-Tonya Judd M.H.

 

I recently had a friend ask for my help with some health issues she was having.  When she came by to visit, we started by discussing what she was eating on a daily basis.  She told me, “You’re going to think I’m terrible, I’m embarrassed to tell you what I eat.”  I assured her that I was not there to judge her, only to help her. Here is what her “food” choices for the day looked like.  She would start her day with a SlimFast shake (18 grams of sugar or 4.5 teaspoons of sugar), then she would have a peanut butter and jelly sandwich (the peanut butter and jelly sandwich alone was 38 grams of sugar which equals 9.5 teaspoons of sugar), throughout the day she was consuming at least 3 - 24 oz. Pepsi’s (30.75 teaspoons of sugar).  If she was unable to sleep at night she would drink more Pepsi.  She then moved on to the ice cream, consuming 1 gallon every 3 days (28 teaspoons per day). She then figured that she had blown her whole day and started eating everything in sight, including her husband’s stash of King Size chocolate bars (6 teaspoons of sugar). She never ate dinner but would eat candy.

She was not sleeping, most likely because she was over-caffeinated and was on a sugar high.  She felt tired all the time and knew that her eating habits were out of control.  She didn’t know what she was going to do.  I started by explaining that everything she was consuming was overly processed and sugar laden and that her body was not getting any of the nutrients it so desperately needed.  Vegetables and fruits were not a part of her diet.  She asked what she could do, just one thing she could change.  I focused on starting simple and suggested that she wean herself off of the Pepsi first and replace it with water.  She suddenly announced that she needed to leave and I worried that I had offended her.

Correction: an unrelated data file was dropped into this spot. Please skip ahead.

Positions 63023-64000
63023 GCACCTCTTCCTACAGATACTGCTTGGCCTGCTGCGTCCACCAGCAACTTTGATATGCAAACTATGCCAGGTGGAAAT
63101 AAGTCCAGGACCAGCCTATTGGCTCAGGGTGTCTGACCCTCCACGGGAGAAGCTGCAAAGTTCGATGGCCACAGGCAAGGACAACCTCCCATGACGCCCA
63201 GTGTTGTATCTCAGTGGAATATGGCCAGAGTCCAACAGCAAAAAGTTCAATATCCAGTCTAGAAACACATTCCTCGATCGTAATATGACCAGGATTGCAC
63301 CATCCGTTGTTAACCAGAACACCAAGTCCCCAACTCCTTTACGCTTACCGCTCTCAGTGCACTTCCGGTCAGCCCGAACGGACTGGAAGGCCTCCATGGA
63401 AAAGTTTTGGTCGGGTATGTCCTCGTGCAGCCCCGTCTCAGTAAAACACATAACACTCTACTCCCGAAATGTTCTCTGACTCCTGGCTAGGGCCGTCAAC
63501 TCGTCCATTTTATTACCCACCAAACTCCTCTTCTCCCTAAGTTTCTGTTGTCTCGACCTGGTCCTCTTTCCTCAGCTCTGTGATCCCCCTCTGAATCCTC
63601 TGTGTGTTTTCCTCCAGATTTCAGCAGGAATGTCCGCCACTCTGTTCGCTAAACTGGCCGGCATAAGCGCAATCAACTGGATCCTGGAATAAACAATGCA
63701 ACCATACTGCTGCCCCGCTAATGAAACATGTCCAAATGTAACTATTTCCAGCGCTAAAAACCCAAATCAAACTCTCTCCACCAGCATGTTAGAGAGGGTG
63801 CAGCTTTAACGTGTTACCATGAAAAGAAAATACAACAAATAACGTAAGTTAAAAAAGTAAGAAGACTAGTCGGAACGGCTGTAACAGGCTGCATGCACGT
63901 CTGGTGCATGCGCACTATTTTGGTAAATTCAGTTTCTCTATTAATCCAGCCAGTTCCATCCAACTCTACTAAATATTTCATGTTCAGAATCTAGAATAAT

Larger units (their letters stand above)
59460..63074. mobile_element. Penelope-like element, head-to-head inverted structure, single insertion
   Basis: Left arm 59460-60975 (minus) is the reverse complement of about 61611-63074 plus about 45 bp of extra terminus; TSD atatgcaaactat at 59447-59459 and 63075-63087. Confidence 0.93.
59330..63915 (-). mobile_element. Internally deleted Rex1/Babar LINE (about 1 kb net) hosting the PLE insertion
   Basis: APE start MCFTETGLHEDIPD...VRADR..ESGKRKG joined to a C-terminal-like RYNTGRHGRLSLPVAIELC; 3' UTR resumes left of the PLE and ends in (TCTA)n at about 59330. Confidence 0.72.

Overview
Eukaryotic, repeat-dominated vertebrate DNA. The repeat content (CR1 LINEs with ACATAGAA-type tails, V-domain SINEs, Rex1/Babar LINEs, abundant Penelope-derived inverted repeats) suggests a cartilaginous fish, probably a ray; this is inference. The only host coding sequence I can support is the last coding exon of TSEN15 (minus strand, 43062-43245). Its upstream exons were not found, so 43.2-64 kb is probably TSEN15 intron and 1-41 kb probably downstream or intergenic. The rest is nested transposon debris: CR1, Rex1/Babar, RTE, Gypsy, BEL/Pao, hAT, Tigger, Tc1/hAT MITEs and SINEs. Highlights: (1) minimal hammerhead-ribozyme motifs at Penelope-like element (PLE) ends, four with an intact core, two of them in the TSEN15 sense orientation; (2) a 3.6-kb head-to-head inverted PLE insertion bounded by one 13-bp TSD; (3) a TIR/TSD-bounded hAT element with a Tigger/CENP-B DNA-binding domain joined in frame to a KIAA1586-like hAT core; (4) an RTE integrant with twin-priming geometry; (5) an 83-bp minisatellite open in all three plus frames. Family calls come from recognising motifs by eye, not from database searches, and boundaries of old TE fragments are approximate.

Five days after her abrupt departure I received a text from her stating that she had not had Pepsi in 4 days and she was consuming pure water in its place.  On day 8, I received a text stating that she had not had ice cream in 8 days. I kept her supplied with new recipes for salad dressings she could make herself, fresh food recipes and a lot of support.  I am so proud of her and her success.  She added large green salads and fresh fruits and veggies to replace what she had been consuming.  She has mentioned several times that she just isn’t hungry anymore and feels totally satisfied with her new lifestyle change and that she has never felt this good in her life.  She was concerned because her bowels were moving so frequently.  I assured her that she was finally having normal bowel movements because her body was releasing built up gunk that had accumulated over the past 60+ years and she was finally getting the fiber her body needed from the fresh fruits and vegetables. Her stomach is half the size it was and she has lost 15-20 pounds in 8 weeks.  She is also concentrating on getting more exercise.  She often comments on how great real food tastes and how on other plans she had tried in the past, she always felt deprived.  Now she eats until she is satiated and feels great.

 

Our next step will be to add some herbal formulas such as the Dr. Christopher’s Vitalerbs and cleansing formulas such as the Dr. Christopher’s Lower Bowel Formula and then move on to cleansing the rest of her system.  She is happy to share her story and is proud of the fact that she is no longer being controlled by her food addictions.  When I asked her what had helped the most, she stated that she “had no idea where to start and what to eat in place of the “foods” she had been consuming.”  My advice is to plan ahead and find new recipes to try.  Don’t be afraid to ask for help.  Like my friend, start with something you think you can let go of and move on to the next step and then the next. I was once counseled by a dear friend that I needed to stop trying to reach the top of the mountain in one giant leap and to concentrate on taking one step and then focus on the next step and then the next.  Surround yourself with supportive people and remember to reward yourself for your accomplishments. I checked back with my friend yesterday and she reported that she is “doing great but I don’t know what to do!”  I didn’t quite understand.  ”Well, I can’t sit around knitting for the rest of my life.  I just don’t know what to do now that I feel so good!”

 

You can take control of your life and your health, one step at a time.

 

Tonya Judd is a Master Herbalist graduate of The School of Natural Healing and an Emotional Release practitioner.